Ford on Track to Sell 700,000 F-150s


As if we couldn't see this coming: Ford wants to make and sell more pickup trucks than anyone else in North America, and it seems headed in the right direction. Let's review: The entire Dearborn, Mich., plant was gutted from mid- to late-2014 with Missouri's Kansas City Plant set to finish its changes near the end of March.

When both F-150 plants are running at full production, they will have the combined capacity to make as many 700,000 half-ton pickups in a 12-month period (note: this number includes F-150 production that goes to Canada and shipped globally to 90 other markets).

For reference, according to our sources, Ford sold more than  in the U.S. and a total of 753,000 F-Series (F-150, F-250, F-350, F-450, and F-550)  (again, just in the U.S.), so this positions Ford to potentially to produce well over a million pickup trucks in North America when all three truck plants (Dearborn, Kansas City and Kentucky) are running at full steam. 

The last production plant in this take-over-the-world plan from Ford will be the improvements necessary to the next-generation Super Duty, which is reportedly going through an extensive aluminum body redesign as well. We assume the Kentucky Truck Plant will have to undergo some of the same changes the Dearborn and Kansas City plants had to endure.

As an example, in preparation for the all-new 2015 Ford F-150, more than 8,000 workers at both the Dearborn Truck Plant and Kansas City Assembly Plant had to complete more than 400 hours of in-class and hands-on training. Many of the training classes were related to new production and assembly processes necessary for the all-aluminum pickup, but many other changes were needed to accommodate other all-new or significantly upgraded designs.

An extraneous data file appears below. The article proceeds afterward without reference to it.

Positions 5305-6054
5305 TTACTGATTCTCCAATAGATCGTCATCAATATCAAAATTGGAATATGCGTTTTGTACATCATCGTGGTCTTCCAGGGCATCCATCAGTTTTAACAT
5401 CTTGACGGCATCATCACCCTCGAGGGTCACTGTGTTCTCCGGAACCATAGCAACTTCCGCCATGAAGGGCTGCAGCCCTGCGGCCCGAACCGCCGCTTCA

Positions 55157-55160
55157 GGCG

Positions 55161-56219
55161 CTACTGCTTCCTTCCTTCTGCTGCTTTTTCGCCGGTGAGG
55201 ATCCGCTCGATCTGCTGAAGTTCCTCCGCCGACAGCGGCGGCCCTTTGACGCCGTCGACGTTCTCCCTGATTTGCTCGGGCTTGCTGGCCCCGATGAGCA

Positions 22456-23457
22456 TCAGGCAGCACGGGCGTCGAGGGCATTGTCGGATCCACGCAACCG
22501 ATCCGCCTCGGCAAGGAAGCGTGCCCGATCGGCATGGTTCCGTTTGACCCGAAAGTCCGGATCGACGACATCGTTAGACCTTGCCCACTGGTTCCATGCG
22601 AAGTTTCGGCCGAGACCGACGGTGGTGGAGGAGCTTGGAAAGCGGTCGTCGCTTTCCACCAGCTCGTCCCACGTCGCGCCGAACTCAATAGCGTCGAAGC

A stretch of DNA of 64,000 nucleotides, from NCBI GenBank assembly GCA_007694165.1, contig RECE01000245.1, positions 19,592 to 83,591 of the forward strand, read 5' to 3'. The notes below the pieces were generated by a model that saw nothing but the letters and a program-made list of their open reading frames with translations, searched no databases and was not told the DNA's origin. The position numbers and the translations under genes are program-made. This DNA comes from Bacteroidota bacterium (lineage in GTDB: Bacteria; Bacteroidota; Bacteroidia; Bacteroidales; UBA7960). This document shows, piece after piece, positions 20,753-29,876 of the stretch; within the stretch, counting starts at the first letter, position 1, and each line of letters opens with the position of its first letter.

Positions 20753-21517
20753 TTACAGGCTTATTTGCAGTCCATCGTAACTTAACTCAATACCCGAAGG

Some of the most important and complex manufacturing equipment changes in the Dearborn and Kansas City F-150 plants included:

  • New press lines able to stamp four different types of aluminum alloys for cabs and boxes
  • New hydroforming lines to produce the squirt tubes to provide structural support
  • New chemical and heat-treating areas to harden and help all materials better resist corrosion
  • Implementation of a closed-loop recycling process for collecting, sorting and reusing aluminum scrap
  • Investing in 500 new robots in the all-new body shop to join panels with adhesives, screws, rivets and welds
  • An all-new paint shop with increased automation for dirt detection and better paint spray

Once the two F-150 plants are fully functional, and barring any U.S. or global economic upheaval, we expect Ford's monthly sales numbers to steadily climb in the second half of the year, getting close to the magic 1 million sales target. photos by Evan Sears; manufacturer images




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